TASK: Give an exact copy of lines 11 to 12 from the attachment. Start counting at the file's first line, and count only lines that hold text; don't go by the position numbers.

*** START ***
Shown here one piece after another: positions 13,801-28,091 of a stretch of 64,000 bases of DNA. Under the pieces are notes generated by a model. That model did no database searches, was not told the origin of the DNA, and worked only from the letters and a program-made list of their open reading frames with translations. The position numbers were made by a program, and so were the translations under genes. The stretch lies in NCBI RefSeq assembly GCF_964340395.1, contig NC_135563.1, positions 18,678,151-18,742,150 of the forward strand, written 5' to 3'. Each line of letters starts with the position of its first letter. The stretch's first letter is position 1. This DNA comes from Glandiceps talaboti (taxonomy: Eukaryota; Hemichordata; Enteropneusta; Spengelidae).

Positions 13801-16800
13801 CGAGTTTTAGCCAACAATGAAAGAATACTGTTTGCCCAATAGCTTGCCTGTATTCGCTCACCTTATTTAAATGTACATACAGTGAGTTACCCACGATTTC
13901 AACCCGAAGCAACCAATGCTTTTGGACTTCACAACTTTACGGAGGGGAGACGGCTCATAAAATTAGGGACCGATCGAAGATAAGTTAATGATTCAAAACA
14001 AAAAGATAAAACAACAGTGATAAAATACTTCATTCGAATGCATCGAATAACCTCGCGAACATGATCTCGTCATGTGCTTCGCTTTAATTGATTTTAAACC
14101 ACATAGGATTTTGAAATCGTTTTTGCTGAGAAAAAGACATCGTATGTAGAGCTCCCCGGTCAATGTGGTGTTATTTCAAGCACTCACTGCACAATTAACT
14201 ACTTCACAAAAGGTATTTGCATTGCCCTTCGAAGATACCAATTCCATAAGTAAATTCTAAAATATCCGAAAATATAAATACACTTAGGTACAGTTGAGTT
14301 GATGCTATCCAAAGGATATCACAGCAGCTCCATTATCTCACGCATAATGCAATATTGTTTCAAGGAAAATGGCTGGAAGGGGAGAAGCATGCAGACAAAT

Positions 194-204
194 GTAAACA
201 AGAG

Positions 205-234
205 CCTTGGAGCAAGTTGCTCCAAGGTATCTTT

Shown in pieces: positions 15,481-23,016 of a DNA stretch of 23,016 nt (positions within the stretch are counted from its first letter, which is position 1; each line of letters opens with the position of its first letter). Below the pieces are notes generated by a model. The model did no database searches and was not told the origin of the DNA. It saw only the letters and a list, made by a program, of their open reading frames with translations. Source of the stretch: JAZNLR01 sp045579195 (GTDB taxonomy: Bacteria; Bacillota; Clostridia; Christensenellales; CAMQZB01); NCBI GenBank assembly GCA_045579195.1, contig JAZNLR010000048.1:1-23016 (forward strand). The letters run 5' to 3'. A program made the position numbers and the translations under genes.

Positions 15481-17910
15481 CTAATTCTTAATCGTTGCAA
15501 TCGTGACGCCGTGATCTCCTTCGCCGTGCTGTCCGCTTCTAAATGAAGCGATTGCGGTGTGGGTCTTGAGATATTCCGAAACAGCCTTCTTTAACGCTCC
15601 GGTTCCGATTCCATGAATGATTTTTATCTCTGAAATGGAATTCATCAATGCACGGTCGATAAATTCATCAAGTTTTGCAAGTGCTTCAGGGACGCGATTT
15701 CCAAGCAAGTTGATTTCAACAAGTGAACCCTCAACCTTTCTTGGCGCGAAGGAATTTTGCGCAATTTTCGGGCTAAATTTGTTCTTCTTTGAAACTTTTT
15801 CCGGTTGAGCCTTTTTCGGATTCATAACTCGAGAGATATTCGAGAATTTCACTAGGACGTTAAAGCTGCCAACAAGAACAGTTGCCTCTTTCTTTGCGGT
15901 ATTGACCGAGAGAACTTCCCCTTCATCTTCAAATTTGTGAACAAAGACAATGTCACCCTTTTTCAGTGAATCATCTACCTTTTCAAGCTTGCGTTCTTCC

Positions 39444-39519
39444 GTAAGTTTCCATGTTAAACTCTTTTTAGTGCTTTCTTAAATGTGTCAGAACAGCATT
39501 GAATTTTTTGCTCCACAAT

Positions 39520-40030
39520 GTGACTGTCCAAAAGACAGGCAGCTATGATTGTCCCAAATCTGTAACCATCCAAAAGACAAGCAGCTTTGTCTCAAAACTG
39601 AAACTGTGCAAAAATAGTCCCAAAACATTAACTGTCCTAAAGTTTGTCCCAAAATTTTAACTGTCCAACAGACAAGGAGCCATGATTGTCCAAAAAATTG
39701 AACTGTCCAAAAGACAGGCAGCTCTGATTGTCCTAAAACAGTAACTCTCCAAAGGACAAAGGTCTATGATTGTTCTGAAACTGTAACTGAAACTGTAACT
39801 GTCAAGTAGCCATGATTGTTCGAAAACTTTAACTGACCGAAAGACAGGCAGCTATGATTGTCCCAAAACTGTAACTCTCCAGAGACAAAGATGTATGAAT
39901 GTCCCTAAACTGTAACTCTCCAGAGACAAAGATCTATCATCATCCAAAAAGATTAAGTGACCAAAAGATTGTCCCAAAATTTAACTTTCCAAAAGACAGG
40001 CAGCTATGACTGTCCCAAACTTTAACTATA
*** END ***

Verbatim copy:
201 AGAG

Positions 205-234